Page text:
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Allergic contact dermatitis caused by dimethylthiocarbamylbenzothiazole sulfide (DMTBS) in canvas shoes : in search of the culprit allergen

(2018) CONTACT DERMATITIS. 78(1). p.7-11
Author
Organization
Abstract
Background. During rubber vulcanization, new compounds can be formed. Objectives. To report a case of allergic shoe dermatitis in which the search for the allergen ultimately led to the identification of dimethylthiocarbamylbenzothiazole sulfide (DMTBS). Methods. A female presented with eczema on her feet after wearing Sperry Top Sider (R) canvas sneakers. Patch testing was performed with the European baseline series, additional series, shoe materials, and extracts of shoe materials. Thin-layer chromatography (TLC) was performed for additional patch testing, and high-performance liquid chromatography and gas chromatography-mass spectometry were used for chemical analysis. Results. Positive reactions were found to thiuram mix (+), tetramethylthiuram monosulfide (TMTM) (+), shoe material (+), and shoe extracts in eth. (++) and acetone (+). The extracts did not contain TMTM or other components of thiuram mix. TLC strips yielded a positive reaction (+) to one spot, whereas chemical analysis gave a negative result. Thereafter, a similar sneaker from another patient with shoe dermatitis was analysed, and DMBTS was identified. New extracts of the shoe of our first patient were then also shown to contain DMTBS. DMTBS as culprit allergen was confirmed by positive patch testing with a dilution series with DMTBS. Conclusion. DMBTS was identified as the culprit allergen in shoe dermatitis, giving rise to compound allergy. The positive reaction to TMTM was considered to represent cross-reactivity.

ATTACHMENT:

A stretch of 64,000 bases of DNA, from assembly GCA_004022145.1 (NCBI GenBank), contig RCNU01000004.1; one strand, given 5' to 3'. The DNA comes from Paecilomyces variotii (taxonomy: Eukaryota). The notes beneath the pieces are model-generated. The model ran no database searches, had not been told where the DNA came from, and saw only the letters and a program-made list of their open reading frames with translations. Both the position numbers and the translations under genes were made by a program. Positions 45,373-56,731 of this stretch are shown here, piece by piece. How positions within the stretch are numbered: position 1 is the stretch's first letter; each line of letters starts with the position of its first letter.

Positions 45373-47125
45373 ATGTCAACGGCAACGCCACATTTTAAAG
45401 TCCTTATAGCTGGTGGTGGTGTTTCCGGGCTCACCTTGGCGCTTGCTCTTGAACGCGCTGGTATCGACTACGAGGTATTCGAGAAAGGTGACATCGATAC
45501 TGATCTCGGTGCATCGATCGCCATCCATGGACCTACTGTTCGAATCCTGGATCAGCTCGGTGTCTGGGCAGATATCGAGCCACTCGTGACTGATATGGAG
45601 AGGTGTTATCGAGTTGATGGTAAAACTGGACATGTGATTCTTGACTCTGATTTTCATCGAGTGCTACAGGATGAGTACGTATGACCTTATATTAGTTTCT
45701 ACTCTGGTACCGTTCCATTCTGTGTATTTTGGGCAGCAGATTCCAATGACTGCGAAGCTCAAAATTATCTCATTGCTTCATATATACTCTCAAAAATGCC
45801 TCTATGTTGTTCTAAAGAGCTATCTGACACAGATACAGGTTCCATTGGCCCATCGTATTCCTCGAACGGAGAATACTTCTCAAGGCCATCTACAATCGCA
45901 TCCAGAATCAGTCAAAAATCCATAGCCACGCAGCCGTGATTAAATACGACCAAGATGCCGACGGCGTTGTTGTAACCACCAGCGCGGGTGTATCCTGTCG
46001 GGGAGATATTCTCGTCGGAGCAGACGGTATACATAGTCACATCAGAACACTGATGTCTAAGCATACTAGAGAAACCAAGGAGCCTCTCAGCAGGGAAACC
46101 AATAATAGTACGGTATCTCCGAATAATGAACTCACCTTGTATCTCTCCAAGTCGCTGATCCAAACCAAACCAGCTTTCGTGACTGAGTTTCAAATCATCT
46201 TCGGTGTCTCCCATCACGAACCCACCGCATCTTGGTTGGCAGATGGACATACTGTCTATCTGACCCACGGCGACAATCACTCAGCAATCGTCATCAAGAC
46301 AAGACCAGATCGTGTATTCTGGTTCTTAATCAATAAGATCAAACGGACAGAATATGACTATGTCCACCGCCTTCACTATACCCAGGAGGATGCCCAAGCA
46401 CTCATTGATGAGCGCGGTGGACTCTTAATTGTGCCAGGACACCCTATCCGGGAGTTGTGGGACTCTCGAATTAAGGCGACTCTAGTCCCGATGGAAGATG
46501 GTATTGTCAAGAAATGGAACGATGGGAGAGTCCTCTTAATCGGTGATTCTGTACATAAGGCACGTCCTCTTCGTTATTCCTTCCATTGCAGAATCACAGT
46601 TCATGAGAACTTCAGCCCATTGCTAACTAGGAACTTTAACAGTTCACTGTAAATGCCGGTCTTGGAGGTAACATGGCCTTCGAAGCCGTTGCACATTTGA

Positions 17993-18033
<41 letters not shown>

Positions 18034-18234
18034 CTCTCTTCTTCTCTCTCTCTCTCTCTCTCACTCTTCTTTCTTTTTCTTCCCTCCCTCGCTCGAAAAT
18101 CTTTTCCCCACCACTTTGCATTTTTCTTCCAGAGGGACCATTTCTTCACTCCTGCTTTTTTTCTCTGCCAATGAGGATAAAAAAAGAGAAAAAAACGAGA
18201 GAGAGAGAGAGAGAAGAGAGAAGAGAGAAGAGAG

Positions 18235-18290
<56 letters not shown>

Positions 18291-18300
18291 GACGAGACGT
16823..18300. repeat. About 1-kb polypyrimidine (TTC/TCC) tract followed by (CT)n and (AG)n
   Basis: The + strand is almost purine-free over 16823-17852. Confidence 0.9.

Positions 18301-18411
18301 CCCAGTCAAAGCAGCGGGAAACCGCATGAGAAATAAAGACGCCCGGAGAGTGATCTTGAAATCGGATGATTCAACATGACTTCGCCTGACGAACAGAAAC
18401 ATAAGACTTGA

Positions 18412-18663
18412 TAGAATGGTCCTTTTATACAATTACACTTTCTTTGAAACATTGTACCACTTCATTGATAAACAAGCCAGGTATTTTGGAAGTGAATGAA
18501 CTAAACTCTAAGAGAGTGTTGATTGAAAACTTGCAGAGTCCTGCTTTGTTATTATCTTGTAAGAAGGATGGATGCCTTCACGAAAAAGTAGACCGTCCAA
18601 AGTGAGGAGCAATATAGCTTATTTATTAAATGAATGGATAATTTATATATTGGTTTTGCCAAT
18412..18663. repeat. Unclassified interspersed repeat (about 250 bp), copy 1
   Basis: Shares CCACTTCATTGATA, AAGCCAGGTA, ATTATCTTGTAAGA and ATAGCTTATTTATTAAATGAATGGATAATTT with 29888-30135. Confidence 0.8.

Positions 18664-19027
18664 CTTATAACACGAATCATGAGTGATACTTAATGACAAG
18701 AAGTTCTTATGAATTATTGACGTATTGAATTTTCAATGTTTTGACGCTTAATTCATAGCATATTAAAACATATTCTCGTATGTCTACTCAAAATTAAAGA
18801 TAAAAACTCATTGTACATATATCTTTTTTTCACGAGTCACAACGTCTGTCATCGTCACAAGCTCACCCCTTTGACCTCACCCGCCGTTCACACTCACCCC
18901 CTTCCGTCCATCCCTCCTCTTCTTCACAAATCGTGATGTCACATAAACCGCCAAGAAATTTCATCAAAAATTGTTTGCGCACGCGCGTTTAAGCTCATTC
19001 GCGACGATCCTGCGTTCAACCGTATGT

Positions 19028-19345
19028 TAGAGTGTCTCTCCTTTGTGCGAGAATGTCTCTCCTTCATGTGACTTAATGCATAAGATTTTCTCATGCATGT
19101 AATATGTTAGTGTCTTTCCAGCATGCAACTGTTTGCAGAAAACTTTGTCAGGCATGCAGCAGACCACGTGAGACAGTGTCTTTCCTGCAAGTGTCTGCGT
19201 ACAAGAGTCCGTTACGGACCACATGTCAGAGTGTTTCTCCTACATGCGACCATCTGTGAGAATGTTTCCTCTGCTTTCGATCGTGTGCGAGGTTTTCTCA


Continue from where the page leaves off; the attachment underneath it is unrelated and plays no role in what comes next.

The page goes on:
Keywords
allergic contact dermatitis, CAS no. 3432-25-5, case report, dimethylthiocarbamylbenzothiazole sulfide, DMTBS, gas chromatography–massspectrometry, shoe dermatitis, thin-layer chromatography, thiurams, ultrasonic bathextract., VULCANIZATION, RUBBER

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Citation

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MLA
Schuttelaar, Marie L et al. “Allergic Contact Dermatitis Caused by Dimethylthiocarbamylbenzothiazole Sulfide (DMTBS) in Canvas Shoes : in Search of the Culprit Allergen.” CONTACT DERMATITIS 78.1 (2018): 7–11. Print.
APA
Schuttelaar, M. L., Meijer, J. M., Engfeldt, M., Lapeere, H., Goossens, A., Bruze, M., Persson, C., et al. (2018). Allergic contact dermatitis caused by dimethylthiocarbamylbenzothiazole sulfide (DMTBS) in canvas shoes : in search of the culprit allergen. CONTACT DERMATITIS, 78(1), 7–11.
Chicago author-date
Schuttelaar, Marie L, Joost M Meijer, Malin Engfeldt, Hilde Lapeere, An Goossens, Magnus Bruze, Christina Persson, and Ola Bergendorff. 2018. “Allergic Contact Dermatitis Caused by Dimethylthiocarbamylbenzothiazole Sulfide (DMTBS) in Canvas Shoes : in Search of the Culprit Allergen.” Contact Dermatitis 78 (1): 7–11.
Chicago author-date (all authors)